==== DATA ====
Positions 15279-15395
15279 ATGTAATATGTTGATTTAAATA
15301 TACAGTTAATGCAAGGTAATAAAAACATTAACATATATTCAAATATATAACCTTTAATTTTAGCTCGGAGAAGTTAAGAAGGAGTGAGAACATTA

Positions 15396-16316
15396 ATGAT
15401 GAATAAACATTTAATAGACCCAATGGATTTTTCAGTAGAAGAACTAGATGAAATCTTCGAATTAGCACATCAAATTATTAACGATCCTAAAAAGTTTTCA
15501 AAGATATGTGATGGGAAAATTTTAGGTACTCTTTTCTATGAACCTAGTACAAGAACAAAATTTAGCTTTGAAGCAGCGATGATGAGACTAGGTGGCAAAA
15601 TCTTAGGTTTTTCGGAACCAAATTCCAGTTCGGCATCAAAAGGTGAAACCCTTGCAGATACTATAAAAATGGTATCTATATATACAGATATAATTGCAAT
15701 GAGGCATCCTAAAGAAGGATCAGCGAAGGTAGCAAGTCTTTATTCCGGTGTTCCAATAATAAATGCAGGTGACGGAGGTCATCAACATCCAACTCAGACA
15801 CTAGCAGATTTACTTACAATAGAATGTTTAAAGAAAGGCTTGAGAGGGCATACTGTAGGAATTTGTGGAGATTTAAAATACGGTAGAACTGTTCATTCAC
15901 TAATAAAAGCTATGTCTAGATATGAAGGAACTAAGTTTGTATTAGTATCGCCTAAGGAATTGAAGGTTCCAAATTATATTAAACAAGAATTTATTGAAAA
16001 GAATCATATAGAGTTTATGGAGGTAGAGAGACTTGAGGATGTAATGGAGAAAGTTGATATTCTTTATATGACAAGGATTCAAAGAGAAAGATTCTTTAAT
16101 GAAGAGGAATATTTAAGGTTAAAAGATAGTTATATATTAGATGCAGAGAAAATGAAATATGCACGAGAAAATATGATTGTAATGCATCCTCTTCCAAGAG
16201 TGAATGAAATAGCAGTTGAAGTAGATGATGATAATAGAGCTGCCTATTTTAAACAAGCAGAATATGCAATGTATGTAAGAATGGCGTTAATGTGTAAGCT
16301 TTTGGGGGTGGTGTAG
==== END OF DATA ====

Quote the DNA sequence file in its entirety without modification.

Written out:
Positions 15279-15395
15279 ATGTAATATGTTGATTTAAATA
15301 TACAGTTAATGCAAGGTAATAAAAACATTAACATATATTCAAATATATAACCTTTAATTTTAGCTCGGAGAAGTTAAGAAGGAGTGAGAACATTA

Positions 15396-16316
15396 ATGAT
15401 GAATAAACATTTAATAGACCCAATGGATTTTTCAGTAGAAGAACTAGATGAAATCTTCGAATTAGCACATCAAATTATTAACGATCCTAAAAAGTTTTCA
15501 AAGATATGTGATGGGAAAATTTTAGGTACTCTTTTCTATGAACCTAGTACAAGAACAAAATTTAGCTTTGAAGCAGCGATGATGAGACTAGGTGGCAAAA
15601 TCTTAGGTTTTTCGGAACCAAATTCCAGTTCGGCATCAAAAGGTGAAACCCTTGCAGATACTATAAAAATGGTATCTATATATACAGATATAATTGCAAT
15701 GAGGCATCCTAAAGAAGGATCAGCGAAGGTAGCAAGTCTTTATTCCGGTGTTCCAATAATAAATGCAGGTGACGGAGGTCATCAACATCCAACTCAGACA
15801 CTAGCAGATTTACTTACAATAGAATGTTTAAAGAAAGGCTTGAGAGGGCATACTGTAGGAATTTGTGGAGATTTAAAATACGGTAGAACTGTTCATTCAC
15901 TAATAAAAGCTATGTCTAGATATGAAGGAACTAAGTTTGTATTAGTATCGCCTAAGGAATTGAAGGTTCCAAATTATATTAAACAAGAATTTATTGAAAA
16001 GAATCATATAGAGTTTATGGAGGTAGAGAGACTTGAGGATGTAATGGAGAAAGTTGATATTCTTTATATGACAAGGATTCAAAGAGAAAGATTCTTTAAT
16101 GAAGAGGAATATTTAAGGTTAAAAGATAGTTATATATTAGATGCAGAGAAAATGAAATATGCACGAGAAAATATGATTGTAATGCATCCTCTTCCAAGAG
16201 TGAATGAAATAGCAGTTGAAGTAGATGATGATAATAGAGCTGCCTATTTTAAACAAGCAGAATATGCAATGTATGTAAGAATGGCGTTAATGTGTAAGCT
16301 TTTGGGGGTGGTGTAG